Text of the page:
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Published: 07/03/2014 - by Josh Jacquot, Senior Editor
Ford's Escape is a long-standing best-seller among compact SUVs thanks to its appealing combination of usable space, engine choices and drive configurations. Its broad range of talents make it a good pick in the segment and for 2014 it offers new standard features.
The nearly identical 2013 Ford Escape received a "B" rating from Edmunds.
What Is It?
The 2014 Ford Escape is a five-passenger compact SUV. It was all new for the 2013 model year and it remains mechanically identical for 2014. With a 105.9-inch wheelbase, the Escape is average size among small SUVs. Its cargo storage and passenger space are competitive in the segment.
Three engines are available: The base engine, a 2.5-liter four-cylinder, produces 178 horsepower. Also available are a pair of turbocharged four-cylinder engines: a 1.6-liter rated at 173 hp and a 2.0-liter rated at 231 hp. All are paired to a six-speed automatic transmission that sends power to the front wheels. All-wheel drive is available with either turbocharged engine but not with the 2.5.
Our tester, an SE trim, is the middle of three trim levels and stickers for $26,445. The S base trim comes only with the 2.5-liter engine. SE models start at $23,505 and come standard with the 1.6-liter turbo engine. A fully loaded Titanium trim with the optional 2.0-liter engine and all-wheel drive will exceed $37,000.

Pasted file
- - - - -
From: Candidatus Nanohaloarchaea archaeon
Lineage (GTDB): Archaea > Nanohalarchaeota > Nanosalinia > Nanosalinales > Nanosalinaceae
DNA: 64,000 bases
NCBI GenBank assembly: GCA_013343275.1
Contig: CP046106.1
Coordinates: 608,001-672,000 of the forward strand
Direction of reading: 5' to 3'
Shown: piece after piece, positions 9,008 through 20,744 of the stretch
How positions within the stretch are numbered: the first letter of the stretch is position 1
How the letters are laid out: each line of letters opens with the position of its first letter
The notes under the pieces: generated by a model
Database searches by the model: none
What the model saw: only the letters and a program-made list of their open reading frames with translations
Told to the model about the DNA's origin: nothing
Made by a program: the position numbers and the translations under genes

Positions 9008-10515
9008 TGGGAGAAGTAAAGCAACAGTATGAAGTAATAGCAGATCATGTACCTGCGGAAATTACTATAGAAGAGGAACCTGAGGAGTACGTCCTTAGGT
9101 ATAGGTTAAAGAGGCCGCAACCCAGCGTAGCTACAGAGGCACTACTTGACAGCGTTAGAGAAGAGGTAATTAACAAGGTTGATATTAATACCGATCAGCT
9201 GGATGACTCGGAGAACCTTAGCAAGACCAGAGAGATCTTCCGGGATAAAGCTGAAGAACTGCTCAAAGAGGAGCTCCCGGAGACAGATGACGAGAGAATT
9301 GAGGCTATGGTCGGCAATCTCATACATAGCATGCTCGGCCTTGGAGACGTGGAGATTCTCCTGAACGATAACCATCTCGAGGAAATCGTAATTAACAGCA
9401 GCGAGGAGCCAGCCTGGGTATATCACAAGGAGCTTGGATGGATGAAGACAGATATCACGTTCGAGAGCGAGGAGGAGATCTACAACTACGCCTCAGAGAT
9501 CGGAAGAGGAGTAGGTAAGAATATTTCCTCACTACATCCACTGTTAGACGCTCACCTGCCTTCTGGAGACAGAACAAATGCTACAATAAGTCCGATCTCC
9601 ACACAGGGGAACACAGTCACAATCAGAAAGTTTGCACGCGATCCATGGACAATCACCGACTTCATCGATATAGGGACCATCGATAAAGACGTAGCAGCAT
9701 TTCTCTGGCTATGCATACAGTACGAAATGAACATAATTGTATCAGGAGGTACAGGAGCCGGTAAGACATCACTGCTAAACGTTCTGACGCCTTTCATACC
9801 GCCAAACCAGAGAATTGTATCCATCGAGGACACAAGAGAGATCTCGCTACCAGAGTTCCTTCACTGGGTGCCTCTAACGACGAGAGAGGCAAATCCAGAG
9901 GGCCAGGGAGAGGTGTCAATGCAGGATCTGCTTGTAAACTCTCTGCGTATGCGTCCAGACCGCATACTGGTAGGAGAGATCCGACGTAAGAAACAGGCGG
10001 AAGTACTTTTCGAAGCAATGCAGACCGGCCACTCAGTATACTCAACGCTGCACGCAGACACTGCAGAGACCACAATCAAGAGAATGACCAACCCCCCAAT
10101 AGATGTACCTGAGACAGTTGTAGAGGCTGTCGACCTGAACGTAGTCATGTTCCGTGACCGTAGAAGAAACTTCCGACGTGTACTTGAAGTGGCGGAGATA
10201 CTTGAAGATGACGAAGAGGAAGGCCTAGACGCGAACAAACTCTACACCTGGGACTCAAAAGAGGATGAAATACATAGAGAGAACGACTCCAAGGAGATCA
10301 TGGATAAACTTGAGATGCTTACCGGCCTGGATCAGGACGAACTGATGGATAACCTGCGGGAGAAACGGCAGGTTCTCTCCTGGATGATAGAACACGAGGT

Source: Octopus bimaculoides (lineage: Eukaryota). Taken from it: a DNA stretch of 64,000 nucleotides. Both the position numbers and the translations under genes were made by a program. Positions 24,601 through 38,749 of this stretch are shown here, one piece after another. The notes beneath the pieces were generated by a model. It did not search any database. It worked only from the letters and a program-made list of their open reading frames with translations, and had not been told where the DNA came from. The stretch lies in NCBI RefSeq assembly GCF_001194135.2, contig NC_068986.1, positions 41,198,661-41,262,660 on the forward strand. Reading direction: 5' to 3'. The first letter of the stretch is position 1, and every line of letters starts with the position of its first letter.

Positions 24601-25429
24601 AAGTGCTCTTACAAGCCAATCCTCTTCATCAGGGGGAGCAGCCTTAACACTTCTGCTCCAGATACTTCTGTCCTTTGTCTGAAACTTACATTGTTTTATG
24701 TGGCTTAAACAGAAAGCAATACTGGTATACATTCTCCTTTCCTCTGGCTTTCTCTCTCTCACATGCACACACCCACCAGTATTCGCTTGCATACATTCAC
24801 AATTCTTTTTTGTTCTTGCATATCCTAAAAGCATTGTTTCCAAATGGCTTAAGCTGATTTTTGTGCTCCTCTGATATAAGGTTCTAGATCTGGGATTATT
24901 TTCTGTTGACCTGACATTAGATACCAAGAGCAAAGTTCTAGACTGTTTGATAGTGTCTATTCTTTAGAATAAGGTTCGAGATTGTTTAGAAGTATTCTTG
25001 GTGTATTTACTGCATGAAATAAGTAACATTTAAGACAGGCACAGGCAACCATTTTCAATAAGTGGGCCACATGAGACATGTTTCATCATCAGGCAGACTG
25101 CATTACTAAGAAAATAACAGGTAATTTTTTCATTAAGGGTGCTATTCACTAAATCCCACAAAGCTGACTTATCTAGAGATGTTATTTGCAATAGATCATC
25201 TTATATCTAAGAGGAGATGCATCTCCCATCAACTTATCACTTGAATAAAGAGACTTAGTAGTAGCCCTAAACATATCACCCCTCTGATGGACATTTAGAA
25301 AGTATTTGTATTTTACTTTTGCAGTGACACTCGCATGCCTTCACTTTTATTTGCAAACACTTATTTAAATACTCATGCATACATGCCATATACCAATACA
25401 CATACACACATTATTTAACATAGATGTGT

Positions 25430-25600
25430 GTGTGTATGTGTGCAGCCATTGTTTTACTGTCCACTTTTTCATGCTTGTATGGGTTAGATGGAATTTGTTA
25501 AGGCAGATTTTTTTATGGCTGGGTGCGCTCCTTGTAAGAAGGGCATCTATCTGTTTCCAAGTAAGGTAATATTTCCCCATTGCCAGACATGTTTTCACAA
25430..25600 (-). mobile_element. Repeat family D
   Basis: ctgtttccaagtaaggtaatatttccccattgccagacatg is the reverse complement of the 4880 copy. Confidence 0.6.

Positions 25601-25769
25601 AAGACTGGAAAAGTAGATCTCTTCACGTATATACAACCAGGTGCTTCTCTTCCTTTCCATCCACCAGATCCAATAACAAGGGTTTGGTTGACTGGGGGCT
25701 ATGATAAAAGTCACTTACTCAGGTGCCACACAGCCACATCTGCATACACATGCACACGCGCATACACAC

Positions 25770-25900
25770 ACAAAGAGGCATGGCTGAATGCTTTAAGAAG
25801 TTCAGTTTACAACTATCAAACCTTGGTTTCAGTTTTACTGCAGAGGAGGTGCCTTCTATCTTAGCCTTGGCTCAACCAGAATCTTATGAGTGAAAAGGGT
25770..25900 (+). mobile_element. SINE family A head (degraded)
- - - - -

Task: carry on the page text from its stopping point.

How Does It Drive?
Though the Escape isn't fast, its 1.6-liter turbo engine delivers abundant torque early in the rev range, which gives it quick responses and good drivability both around town and in passing situations on the freeway. This isn't an engine you'd know is turbocharged without looking at the Escape's specs.
Manual shifting (including rev-matched downshifts) is available via a toggle switch on the shift lever. Though this solution isn't as good as shift paddles, it's better than having no manual control over the transmission, as is the case in some of the Escape's competitors.
Sport Mode — available by dropping the shifter one notch below "Drive" — quickens throttle response and holds gears more aggressively. Our tester hit 60 mph in 8.7 seconds, which is half a second quicker than Honda's CR-V but several tenths slower than Mazda's 2.5-liter CX-5.
Ride quality is acceptable for a small SUV — most of the time. When fully loaded, however, the Escape's rear suspension isn't as well damped as we'd prefer. It rebounds multiple times over freeway irregularities at speed.
With its reasonably quick steering, we were never too busy behind the wheel. Steering weight is relatively light, yet there's enough available information through the wheel to hustle the Escape when needed. It is more involving and more capable than Honda's CR-V, but not as athletic as the Mazda CX-5.
How Safe Is It?
New standard features for 2014 include a rearview camera and blind-spot mirrors across all trim levels. Seven airbags — including a driver's knee airbag — are also standard.
The National Highway Transportation Safety Administration gave the Escape four out of five stars in its overall crash test rating. It received a "Good" rating (the highest available) from the Insurance Institute for Highway Safety (IIHS) in four of its five tests. However, in the IIHS small overlap front test, it received a "Poor" rating because airbag coverage wasn't sufficient and the driver's survival space wasn't well maintained.
Rear parking sensors and a blind-spot warning system are trim-specific options.
What Kind of Fuel Economy Does It Deliver?